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Community Collaborations: Guiding Youth in the Right Direction
When you think of the North Shore, you think of spectacular scenery and unparalleled recreational destinations. What you might not know is that amid the rocky shores and majestic pines lurks one of the highest poverty rates in the state.
Children who grow up in poverty sometimes lack the basic assets many people take for granted; key among them is the presence of positive adult role models outside of the family. True North AmeriCorps offers a strong mentoring program along with enrichment opportunities that families might not otherwise be able to afford. “Mentoring, tutoring, academic success and volunteer development are at the heart of what we do,” says Blair Gagne, program director for True North. “We see every day how AmeriCorps can really make a difference in the lives of kids and communities.”
But they don’t go it alone... in fact, quite the opposite. The cornerstone of True North’s success is its ability to build strong collaborations with a large network of local nonprofits. “Collaborating has really enabled us to do things that we would never had been able to do if we had all been working in our silos,” says Blair. “We knew we wanted to create an AmeriCorps program for northeastern Minnesota, so we contacted at least 200 different organizations to get as much community input as we could.” That process led to partnerships with local schools, colleges and other youth agencies to create a strong program that delivers results in both rural and urban settings.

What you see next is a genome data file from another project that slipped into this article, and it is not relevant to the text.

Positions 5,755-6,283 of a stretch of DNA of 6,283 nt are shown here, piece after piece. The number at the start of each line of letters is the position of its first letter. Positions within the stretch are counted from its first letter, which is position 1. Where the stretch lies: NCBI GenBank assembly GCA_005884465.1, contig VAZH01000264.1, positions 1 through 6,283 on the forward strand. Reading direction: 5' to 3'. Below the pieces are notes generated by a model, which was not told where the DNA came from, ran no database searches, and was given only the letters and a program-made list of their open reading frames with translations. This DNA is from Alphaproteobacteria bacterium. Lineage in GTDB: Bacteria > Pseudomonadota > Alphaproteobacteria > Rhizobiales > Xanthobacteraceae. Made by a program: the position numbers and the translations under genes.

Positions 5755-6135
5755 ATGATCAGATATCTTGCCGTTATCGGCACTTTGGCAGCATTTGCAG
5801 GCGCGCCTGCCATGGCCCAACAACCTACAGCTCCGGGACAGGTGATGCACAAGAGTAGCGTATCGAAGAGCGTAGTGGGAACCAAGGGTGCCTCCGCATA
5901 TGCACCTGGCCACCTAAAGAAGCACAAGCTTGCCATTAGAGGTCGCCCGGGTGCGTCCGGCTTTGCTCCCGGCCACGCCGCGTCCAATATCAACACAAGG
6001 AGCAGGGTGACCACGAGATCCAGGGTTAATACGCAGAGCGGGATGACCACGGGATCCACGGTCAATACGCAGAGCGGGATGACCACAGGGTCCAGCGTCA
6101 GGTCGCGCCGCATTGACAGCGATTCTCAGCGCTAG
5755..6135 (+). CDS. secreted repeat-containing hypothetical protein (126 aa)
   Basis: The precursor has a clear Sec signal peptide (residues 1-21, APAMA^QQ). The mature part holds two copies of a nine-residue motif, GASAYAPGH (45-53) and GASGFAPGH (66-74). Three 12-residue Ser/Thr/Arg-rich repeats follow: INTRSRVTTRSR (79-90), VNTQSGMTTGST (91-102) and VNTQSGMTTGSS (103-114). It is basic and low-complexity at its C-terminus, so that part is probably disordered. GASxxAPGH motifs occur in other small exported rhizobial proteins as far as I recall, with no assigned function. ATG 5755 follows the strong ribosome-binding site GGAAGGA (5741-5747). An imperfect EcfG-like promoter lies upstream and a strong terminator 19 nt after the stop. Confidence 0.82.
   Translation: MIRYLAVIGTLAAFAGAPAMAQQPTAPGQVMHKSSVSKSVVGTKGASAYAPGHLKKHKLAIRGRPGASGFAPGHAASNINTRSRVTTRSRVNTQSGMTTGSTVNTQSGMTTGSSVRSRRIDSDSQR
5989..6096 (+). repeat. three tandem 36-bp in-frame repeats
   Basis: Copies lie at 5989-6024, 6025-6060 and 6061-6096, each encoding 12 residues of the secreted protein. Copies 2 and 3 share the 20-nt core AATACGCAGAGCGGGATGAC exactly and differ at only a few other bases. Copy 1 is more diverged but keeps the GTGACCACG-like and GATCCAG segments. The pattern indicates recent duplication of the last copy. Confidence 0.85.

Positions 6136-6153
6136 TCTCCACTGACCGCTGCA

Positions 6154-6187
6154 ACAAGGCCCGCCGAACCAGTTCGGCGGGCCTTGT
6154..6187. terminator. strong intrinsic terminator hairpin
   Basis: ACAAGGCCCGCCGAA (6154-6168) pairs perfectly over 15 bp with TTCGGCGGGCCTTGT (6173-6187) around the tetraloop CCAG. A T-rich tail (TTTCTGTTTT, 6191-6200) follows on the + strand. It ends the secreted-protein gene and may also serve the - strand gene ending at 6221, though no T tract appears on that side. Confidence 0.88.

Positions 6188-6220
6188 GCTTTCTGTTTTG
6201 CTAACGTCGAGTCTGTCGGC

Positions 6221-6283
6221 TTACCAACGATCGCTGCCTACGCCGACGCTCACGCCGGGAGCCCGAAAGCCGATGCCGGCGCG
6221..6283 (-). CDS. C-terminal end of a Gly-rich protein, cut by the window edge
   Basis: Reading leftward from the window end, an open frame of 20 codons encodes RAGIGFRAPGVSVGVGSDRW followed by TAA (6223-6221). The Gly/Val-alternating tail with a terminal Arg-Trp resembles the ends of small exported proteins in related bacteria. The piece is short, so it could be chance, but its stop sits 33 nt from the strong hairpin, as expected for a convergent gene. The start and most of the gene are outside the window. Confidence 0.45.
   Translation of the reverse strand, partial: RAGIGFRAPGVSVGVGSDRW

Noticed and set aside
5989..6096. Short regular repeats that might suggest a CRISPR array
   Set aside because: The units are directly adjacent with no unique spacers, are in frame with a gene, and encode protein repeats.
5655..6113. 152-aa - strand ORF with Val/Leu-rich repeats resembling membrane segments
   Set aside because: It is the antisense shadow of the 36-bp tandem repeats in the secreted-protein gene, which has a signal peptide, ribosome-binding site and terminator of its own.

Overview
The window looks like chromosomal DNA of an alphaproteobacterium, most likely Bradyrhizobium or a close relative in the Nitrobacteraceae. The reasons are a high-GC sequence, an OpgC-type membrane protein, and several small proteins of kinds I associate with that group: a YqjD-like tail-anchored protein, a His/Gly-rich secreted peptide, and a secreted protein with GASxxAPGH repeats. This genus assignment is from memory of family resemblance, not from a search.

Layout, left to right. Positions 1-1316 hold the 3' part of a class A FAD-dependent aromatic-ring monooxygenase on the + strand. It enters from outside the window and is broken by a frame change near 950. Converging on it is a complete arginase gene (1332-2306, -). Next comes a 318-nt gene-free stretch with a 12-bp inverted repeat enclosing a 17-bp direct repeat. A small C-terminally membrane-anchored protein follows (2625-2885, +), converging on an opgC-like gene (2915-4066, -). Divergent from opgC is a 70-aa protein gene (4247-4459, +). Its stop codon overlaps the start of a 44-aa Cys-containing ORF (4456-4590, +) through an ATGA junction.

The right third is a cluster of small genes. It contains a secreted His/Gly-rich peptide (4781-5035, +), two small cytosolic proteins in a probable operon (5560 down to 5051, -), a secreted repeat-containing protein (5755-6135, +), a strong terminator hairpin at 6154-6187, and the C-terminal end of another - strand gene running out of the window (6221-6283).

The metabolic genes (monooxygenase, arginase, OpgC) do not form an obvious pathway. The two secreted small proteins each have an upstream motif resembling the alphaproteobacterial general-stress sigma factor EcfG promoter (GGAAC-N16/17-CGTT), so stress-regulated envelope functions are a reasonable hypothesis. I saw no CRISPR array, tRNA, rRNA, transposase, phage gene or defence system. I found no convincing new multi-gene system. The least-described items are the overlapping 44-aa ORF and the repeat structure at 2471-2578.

True North places members in more than 50 agencies in a 10-county region across northeastern Minnesota. One of those sites is located in the East Hillside neighborhood of Duluth, where 82 percent of the children qualify for free or reduced lunch.
In its fifth year there, True North offers programs for children from kindergarten through age 16. In addition to direct academic support, children are able to explore their skills and strengths through a wide variety of programs that enrich their educational experience. AmeriCorps Member Lacy Habdas plays a vital role: she recruits and trains 150 volunteers per semester to tutor students, help out in classrooms and coordinate after-school activities.
The program has attracted more than 6,000 volunteers across the region and Lacy sees her role as helping her volunteers grow and take initiative. “This is lifelong learning for our kids and anyone who comes into contact with the program,” she says. “Volunteers like coming here, because they can share things they are excited about and use their talents. It inspires the children to open up to new horizons.” Parents are seeing a difference, too. They note that their children are better behaved, more apt to help out at home and learning how to be participants rather than observers.
Like the Split Rock Lighthouse, the True North AmeriCorps program represents a safe harbor for families from Hinckley to Ely. Nearly 100 percent of participants said “yes” when asked if they have met an adult who cares about them. This combination of caring adults and a structured setting makes all the difference for these kids.